Another Man’s War by Faymarie Morris

ANOTHER MAN’S WAR
Through reddened, rheumy eyes the old man gazed
At a hostile face he didn’t know.
Why should he feel as defeated as this
When he overcame much worse, years ago.
He never sought thanks or glory, or praise
And he didn’t crave medals to prove it,
But a little respect might help heal the wounds
Or at least go a long way towards it.
But what did he get instead for his loss,
All those arduous years of devotion?
A pittance to last the rest of his days
In a world without warmth or emotion.
Oh how he longed for his life on the land.
All the heartbreak. The pleasure.The sorrow.
He would happily trade all his todays
Without even a thought of tomorrow,
For that sweet smelling soil, after the rain.
For those sunsets of red, gold and yellow.
For his mother’s laughter, even her tears,
And the way that his father would bellow.
But these were such long distant memories
Of some far away, more innocent time.
Before he decided to give his all
To another man’s war, in another clime.
He had fought for a world fit to live in
And despaired at the misery around,
As those other brave souls fell before him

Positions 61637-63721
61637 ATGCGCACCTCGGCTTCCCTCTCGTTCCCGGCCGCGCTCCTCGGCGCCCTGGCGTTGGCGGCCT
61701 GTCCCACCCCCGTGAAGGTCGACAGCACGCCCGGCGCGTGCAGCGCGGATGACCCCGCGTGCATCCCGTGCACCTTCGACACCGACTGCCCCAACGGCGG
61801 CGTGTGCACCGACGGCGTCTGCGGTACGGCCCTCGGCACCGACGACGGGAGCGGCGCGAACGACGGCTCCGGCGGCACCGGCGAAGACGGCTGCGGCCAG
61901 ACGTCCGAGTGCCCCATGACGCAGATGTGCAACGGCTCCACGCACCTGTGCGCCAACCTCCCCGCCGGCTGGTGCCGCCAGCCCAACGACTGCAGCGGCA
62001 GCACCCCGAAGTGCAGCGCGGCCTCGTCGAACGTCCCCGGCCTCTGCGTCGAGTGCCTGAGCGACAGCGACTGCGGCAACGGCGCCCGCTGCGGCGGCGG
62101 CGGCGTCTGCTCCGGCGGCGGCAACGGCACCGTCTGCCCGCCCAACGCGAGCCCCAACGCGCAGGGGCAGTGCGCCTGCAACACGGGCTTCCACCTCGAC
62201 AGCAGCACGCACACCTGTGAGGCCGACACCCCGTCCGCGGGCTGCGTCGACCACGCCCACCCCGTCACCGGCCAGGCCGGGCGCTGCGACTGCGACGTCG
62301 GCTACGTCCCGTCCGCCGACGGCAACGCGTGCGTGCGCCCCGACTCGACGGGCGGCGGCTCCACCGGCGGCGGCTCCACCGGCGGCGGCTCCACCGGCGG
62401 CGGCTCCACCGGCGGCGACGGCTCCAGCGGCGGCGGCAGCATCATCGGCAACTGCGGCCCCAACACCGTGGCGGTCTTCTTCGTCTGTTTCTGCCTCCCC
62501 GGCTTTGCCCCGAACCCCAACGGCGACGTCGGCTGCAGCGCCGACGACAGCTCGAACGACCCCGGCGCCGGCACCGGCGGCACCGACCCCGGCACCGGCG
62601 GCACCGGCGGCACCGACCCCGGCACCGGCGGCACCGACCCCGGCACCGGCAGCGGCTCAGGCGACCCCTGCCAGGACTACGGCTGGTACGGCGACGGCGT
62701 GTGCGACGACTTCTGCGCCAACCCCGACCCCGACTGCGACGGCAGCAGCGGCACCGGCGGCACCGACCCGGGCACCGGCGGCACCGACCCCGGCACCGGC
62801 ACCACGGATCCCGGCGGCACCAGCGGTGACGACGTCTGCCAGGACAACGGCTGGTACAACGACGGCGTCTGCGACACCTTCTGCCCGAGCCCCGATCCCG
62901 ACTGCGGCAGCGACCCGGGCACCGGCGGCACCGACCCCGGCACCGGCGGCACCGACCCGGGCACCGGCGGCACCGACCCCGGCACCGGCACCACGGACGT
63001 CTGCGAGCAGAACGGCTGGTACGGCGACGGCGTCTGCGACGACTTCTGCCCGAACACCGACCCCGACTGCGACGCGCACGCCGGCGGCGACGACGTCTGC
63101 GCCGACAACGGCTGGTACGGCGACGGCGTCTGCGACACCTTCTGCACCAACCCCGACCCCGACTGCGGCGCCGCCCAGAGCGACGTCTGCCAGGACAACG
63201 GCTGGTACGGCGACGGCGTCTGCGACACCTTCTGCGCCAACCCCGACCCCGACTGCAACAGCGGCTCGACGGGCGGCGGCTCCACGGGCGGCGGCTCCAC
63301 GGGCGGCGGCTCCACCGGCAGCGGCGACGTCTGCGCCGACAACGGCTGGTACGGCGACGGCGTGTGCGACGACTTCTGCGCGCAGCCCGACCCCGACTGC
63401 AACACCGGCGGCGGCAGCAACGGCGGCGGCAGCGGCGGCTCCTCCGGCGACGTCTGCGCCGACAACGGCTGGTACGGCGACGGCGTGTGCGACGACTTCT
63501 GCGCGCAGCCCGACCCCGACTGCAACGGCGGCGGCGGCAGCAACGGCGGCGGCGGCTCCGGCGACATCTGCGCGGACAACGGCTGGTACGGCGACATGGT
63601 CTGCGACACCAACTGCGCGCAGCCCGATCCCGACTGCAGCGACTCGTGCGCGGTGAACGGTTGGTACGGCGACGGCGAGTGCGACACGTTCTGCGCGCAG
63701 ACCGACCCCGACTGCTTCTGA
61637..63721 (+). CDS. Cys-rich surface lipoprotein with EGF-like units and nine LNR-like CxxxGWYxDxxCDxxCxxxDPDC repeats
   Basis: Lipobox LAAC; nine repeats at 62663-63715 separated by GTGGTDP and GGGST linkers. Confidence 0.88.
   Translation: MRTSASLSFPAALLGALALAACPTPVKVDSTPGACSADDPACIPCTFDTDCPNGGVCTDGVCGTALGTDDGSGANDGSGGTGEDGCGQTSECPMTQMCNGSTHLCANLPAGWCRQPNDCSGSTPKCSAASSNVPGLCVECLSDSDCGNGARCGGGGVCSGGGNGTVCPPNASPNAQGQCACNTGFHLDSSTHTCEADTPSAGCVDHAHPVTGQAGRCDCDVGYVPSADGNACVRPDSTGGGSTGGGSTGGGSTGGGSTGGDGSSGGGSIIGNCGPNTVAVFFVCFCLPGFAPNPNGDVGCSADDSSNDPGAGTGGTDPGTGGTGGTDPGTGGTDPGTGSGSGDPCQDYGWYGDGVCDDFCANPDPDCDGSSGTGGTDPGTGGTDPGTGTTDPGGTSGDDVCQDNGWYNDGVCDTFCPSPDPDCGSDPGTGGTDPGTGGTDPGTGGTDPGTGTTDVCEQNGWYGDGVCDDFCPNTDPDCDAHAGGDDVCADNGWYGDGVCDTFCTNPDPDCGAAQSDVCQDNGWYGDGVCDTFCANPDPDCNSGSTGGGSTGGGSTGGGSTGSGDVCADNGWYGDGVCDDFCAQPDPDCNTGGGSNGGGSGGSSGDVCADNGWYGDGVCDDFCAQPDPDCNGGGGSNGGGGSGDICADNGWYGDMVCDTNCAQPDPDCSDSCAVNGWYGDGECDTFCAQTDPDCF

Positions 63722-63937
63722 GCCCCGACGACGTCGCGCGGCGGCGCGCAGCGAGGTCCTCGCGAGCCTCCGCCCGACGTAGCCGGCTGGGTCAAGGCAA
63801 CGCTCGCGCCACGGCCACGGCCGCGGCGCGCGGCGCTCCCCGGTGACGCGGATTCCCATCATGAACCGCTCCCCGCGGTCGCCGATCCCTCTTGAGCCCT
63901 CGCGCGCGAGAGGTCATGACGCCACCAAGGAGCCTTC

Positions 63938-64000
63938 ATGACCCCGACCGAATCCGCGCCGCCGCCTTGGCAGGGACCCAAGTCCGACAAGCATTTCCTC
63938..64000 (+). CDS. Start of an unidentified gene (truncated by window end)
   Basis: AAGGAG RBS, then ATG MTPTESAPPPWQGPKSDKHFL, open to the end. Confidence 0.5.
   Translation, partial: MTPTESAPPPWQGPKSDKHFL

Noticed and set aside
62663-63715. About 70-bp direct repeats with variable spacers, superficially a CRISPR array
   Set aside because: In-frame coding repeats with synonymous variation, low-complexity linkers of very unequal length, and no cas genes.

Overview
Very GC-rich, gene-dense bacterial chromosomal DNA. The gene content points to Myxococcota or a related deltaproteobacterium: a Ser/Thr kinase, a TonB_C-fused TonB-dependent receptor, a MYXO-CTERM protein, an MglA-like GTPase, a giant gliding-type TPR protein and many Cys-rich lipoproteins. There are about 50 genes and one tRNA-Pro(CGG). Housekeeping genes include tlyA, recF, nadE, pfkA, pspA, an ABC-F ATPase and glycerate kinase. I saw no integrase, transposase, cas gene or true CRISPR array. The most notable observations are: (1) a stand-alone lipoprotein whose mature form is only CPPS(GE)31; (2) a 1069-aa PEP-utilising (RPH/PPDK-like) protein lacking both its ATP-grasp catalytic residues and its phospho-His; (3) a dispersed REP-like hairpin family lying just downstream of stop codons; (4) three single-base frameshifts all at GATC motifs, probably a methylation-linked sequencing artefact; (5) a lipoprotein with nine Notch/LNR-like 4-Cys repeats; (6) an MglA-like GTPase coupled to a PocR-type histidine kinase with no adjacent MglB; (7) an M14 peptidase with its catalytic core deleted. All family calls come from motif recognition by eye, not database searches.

And their crimson blood sank into the ground.
They were told that the world would be freer.
That their sacrifice would not be unsung.
That repression and terror were ended,
That the bells of peace would always be rung.
But the fact was, that angry young stranger,
Who had beaten his old face black and blue,
Lived alone in his own private war zone,
[And all he’d got was a dollar or two.]
Hadn’t cared who had fought for his freedom
Or the sacrifices that had been made.
And what was the point of remembrance,
When remembering only brings pain?

Faymarie Morris

THE FAKE MASK by Pete Brammer

THE FAKE MASK by Pete Brammer

 

I have turned my back on the ones I love,

Carefully closing the garden gate,

Tramping my way with a tear in the eye,

To where, my future awaits.

I turn and wave, then let my arm fall,

As family wave back, from beyond the wall.

 

In uniform proud, I head for the front,

To the battle that has to be won,

But will I join the ones who will die?

Those fathers, uncles and sons,

‘Pray God I be spared’ is all that I ask,

Since leaving my home, I have dropped the fake mask.

 

A mask that said, ‘I am not afraid’

For behind it lay fear, and great dread,

I have witnessed friends and comrades, so many,

Seriously wounded and dead,

So reverently, their remains, were duly sent back,

I don’t want to be a name, on a memorial plaque.